George Egg

A Good Egg

George Ward has become fed up with the poor food on offer during his travels but now he has an answer

Words by Daniel White

It may look like it’s all glitz and glamour, yet, life on the road touring has its down sides.

Expensive restaurants, crappy takeaways and poor room service are just some of the issues that led George Ward, or George Egg as he is better known, to be The Anarchist Cook.

“It is me cooking on stage and it’s going to be a three-course meal over an hour, all cooked on hotel equipment,” he begins. “At the end of it everyone can come up to the stage and there will be three plates of really good looking food that’s all been made without using kitchen equipment.”

From kettle-cooked Sea Bass to Ricotta Quenelles made using UHT milks, Ward has perfected the art of cooking with limited utensils.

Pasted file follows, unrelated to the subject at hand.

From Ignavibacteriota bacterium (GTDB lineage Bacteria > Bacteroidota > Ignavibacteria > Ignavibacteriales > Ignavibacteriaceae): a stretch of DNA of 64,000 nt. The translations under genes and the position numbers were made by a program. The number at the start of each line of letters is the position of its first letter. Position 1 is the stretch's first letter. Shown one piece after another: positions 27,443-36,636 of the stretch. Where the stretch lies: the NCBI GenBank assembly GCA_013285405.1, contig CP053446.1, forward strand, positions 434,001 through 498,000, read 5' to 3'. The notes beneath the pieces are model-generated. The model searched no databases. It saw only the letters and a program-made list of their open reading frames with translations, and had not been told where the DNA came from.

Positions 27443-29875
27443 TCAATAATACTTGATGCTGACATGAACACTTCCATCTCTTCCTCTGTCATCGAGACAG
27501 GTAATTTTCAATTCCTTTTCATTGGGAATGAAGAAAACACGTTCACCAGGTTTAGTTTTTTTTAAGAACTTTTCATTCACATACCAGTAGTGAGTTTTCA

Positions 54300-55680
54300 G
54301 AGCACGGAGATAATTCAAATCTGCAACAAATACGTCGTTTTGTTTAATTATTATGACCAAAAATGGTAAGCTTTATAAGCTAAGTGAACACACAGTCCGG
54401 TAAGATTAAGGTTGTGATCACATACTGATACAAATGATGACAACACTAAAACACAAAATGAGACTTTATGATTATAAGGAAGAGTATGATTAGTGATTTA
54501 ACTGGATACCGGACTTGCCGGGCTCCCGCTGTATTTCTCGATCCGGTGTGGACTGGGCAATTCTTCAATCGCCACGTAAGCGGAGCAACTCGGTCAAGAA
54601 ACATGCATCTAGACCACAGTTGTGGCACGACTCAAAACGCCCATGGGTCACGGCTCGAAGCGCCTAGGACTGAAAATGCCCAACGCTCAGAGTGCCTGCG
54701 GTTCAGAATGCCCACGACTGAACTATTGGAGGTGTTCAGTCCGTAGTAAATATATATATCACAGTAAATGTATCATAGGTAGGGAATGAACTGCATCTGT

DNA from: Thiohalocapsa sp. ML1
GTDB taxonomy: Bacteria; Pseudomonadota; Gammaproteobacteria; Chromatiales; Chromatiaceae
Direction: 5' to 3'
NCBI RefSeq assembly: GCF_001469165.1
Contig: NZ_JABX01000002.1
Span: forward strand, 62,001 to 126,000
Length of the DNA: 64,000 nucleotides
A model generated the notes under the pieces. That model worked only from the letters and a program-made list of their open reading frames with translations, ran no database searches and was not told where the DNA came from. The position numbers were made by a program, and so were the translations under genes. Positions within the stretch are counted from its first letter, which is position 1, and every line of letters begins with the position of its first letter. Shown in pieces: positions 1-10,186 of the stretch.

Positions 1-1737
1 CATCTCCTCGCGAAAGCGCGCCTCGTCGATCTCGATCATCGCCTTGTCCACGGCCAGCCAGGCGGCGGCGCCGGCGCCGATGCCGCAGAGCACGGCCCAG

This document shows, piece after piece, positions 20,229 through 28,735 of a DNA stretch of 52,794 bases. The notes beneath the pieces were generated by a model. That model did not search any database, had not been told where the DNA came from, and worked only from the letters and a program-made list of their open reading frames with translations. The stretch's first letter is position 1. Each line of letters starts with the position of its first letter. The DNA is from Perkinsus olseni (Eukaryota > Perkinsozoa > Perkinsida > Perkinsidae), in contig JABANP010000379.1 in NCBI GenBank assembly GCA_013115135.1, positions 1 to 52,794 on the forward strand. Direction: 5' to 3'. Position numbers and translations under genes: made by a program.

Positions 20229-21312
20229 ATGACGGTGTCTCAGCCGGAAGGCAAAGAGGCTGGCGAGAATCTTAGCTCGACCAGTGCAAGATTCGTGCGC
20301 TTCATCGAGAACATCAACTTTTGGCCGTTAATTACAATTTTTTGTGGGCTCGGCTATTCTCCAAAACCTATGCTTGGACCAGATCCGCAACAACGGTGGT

“I’m really looking forward to it as I’ve just been doing the comedy circuit and this is a bit more theatrical, a bit more of a show,” he smiles. “It’s me being very honest, talking about the things I’ve done.”

So what has he done?

“My history is that I started doing street art years ago as a teenager in London and then I drifted indoors and started doing stand-up clubs and it’s just gone from there; I did my first paid gig when I was 19 and I’m 41 now,” Ward reflects.

Despite more than two decades in the comedy industry, this will be Ward’s first solo show in the Brighton Fringe Festival and he offered some advice to those thinking about beginning a career in stand-up.

He says: “Perform as much as you can and be as creative as you can. Don’t do what you think people will find funny, do what you find funny because there will always be an audience out there who have got the same sort of humour as you and you’ll be a more satisfied performer if you’re doing what you think is funny.”

George Ward will perform his show George Egg: Anarchist Cook at Upstairs at Three at Ten on 12th, 14th, 15th May.